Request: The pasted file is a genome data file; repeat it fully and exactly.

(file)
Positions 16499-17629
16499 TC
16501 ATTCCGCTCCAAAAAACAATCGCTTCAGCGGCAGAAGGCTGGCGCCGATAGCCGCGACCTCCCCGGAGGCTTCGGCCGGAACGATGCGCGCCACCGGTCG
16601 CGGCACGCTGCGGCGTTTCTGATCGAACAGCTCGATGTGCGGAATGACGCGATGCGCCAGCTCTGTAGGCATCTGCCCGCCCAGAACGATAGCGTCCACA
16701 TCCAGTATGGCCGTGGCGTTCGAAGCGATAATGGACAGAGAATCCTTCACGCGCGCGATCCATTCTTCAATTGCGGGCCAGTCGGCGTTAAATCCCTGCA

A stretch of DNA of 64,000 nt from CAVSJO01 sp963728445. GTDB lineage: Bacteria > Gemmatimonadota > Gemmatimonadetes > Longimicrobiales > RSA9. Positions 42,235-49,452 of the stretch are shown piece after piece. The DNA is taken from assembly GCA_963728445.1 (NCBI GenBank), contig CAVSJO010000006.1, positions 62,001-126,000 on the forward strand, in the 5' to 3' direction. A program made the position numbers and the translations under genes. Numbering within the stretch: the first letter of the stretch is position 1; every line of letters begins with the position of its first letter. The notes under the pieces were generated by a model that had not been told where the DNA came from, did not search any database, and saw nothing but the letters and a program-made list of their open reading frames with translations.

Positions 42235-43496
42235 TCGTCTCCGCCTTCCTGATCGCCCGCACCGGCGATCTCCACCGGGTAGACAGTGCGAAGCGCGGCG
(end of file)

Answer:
Positions 16499-17629
16499 TC
16501 ATTCCGCTCCAAAAAACAATCGCTTCAGCGGCAGAAGGCTGGCGCCGATAGCCGCGACCTCCCCGGAGGCTTCGGCCGGAACGATGCGCGCCACCGGTCG
16601 CGGCACGCTGCGGCGTTTCTGATCGAACAGCTCGATGTGCGGAATGACGCGATGCGCCAGCTCTGTAGGCATCTGCCCGCCCAGAACGATAGCGTCCACA
16701 TCCAGTATGGCCGTGGCGTTCGAAGCGATAATGGACAGAGAATCCTTCACGCGCGCGATCCATTCTTCAATTGCGGGCCAGTCGGCGTTAAATCCCTGCA

A stretch of DNA of 64,000 nt from CAVSJO01 sp963728445. GTDB lineage: Bacteria > Gemmatimonadota > Gemmatimonadetes > Longimicrobiales > RSA9. Positions 42,235-49,452 of the stretch are shown piece after piece. The DNA is taken from assembly GCA_963728445.1 (NCBI GenBank), contig CAVSJO010000006.1, positions 62,001-126,000 on the forward strand, in the 5' to 3' direction. A program made the position numbers and the translations under genes. Numbering within the stretch: the first letter of the stretch is position 1; every line of letters begins with the position of its first letter. The notes under the pieces were generated by a model that had not been told where the DNA came from, did not search any database, and saw nothing but the letters and a program-made list of their open reading frames with translations.

Positions 42235-43496
42235 TCGTCTCCGCCTTCCTGATCGCCCGCACCGGCGATCTCCACCGGGTAGACAGTGCGAAGCGCGGCG